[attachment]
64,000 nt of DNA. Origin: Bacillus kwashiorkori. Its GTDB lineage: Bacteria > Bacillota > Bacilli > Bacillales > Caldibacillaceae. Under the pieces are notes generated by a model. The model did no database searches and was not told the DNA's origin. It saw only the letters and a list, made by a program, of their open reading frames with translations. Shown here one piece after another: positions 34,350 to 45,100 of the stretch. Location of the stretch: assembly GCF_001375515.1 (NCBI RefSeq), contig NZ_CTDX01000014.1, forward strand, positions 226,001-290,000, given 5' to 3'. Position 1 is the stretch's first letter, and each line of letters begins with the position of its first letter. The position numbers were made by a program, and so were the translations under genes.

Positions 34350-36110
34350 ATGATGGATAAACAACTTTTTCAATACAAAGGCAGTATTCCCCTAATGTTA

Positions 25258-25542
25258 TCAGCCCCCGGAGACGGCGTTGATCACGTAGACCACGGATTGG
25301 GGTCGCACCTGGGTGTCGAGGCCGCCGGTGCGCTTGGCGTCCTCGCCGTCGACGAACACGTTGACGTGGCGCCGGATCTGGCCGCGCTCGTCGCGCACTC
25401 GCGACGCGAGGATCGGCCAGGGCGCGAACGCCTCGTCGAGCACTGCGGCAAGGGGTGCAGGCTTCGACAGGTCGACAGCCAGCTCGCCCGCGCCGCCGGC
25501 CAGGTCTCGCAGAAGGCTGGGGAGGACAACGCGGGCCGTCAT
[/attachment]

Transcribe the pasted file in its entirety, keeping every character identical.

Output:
64,000 nt of DNA. Origin: Bacillus kwashiorkori. Its GTDB lineage: Bacteria > Bacillota > Bacilli > Bacillales > Caldibacillaceae. Under the pieces are notes generated by a model. The model did no database searches and was not told the DNA's origin. It saw only the letters and a list, made by a program, of their open reading frames with translations. Shown here one piece after another: positions 34,350 to 45,100 of the stretch. Location of the stretch: assembly GCF_001375515.1 (NCBI RefSeq), contig NZ_CTDX01000014.1, forward strand, positions 226,001-290,000, given 5' to 3'. Position 1 is the stretch's first letter, and each line of letters begins with the position of its first letter. The position numbers were made by a program, and so were the translations under genes.

Positions 34350-36110
34350 ATGATGGATAAACAACTTTTTCAATACAAAGGCAGTATTCCCCTAATGTTA

Positions 25258-25542
25258 TCAGCCCCCGGAGACGGCGTTGATCACGTAGACCACGGATTGG
25301 GGTCGCACCTGGGTGTCGAGGCCGCCGGTGCGCTTGGCGTCCTCGCCGTCGACGAACACGTTGACGTGGCGCCGGATCTGGCCGCGCTCGTCGCGCACTC
25401 GCGACGCGAGGATCGGCCAGGGCGCGAACGCCTCGTCGAGCACTGCGGCAAGGGGTGCAGGCTTCGACAGGTCGACAGCCAGCTCGCCCGCGCCGCCGGC
25501 CAGGTCTCGCAGAAGGCTGGGGAGGACAACGCGGGCCGTCAT